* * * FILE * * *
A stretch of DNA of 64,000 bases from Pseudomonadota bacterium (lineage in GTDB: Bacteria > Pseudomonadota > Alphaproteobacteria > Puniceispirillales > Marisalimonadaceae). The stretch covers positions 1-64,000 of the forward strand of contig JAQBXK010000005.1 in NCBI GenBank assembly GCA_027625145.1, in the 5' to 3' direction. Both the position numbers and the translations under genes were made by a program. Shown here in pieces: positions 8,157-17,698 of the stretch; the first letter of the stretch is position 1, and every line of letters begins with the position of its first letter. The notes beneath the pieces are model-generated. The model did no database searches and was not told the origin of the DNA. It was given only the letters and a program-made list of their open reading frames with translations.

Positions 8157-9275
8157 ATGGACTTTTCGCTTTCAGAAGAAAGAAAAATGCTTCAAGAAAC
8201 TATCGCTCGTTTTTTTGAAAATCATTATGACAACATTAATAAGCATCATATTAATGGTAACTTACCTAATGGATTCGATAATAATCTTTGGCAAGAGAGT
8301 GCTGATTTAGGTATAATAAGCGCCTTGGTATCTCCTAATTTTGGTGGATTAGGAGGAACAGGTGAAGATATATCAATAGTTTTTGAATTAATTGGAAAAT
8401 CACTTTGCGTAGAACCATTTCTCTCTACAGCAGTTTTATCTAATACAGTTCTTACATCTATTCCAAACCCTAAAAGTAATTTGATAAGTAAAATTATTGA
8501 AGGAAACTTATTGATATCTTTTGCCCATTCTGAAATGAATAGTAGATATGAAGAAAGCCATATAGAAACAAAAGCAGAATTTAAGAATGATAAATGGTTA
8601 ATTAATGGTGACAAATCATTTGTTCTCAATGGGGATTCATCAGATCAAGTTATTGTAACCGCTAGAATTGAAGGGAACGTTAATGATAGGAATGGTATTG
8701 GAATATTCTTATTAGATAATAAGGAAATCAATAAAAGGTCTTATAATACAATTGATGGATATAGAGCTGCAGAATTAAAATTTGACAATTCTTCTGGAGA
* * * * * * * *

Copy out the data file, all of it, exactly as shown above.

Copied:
A stretch of DNA of 64,000 bases from Pseudomonadota bacterium (lineage in GTDB: Bacteria > Pseudomonadota > Alphaproteobacteria > Puniceispirillales > Marisalimonadaceae). The stretch covers positions 1-64,000 of the forward strand of contig JAQBXK010000005.1 in NCBI GenBank assembly GCA_027625145.1, in the 5' to 3' direction. Both the position numbers and the translations under genes were made by a program. Shown here in pieces: positions 8,157-17,698 of the stretch; the first letter of the stretch is position 1, and every line of letters begins with the position of its first letter. The notes beneath the pieces are model-generated. The model did no database searches and was not told the origin of the DNA. It was given only the letters and a program-made list of their open reading frames with translations.

Positions 8157-9275
8157 ATGGACTTTTCGCTTTCAGAAGAAAGAAAAATGCTTCAAGAAAC
8201 TATCGCTCGTTTTTTTGAAAATCATTATGACAACATTAATAAGCATCATATTAATGGTAACTTACCTAATGGATTCGATAATAATCTTTGGCAAGAGAGT
8301 GCTGATTTAGGTATAATAAGCGCCTTGGTATCTCCTAATTTTGGTGGATTAGGAGGAACAGGTGAAGATATATCAATAGTTTTTGAATTAATTGGAAAAT
8401 CACTTTGCGTAGAACCATTTCTCTCTACAGCAGTTTTATCTAATACAGTTCTTACATCTATTCCAAACCCTAAAAGTAATTTGATAAGTAAAATTATTGA
8501 AGGAAACTTATTGATATCTTTTGCCCATTCTGAAATGAATAGTAGATATGAAGAAAGCCATATAGAAACAAAAGCAGAATTTAAGAATGATAAATGGTTA
8601 ATTAATGGTGACAAATCATTTGTTCTCAATGGGGATTCATCAGATCAAGTTATTGTAACCGCTAGAATTGAAGGGAACGTTAATGATAGGAATGGTATTG
8701 GAATATTCTTATTAGATAATAAGGAAATCAATAAAAGGTCTTATAATACAATTGATGGATATAGAGCTGCAGAATTAAAATTTGACAATTCTTCTGGAGA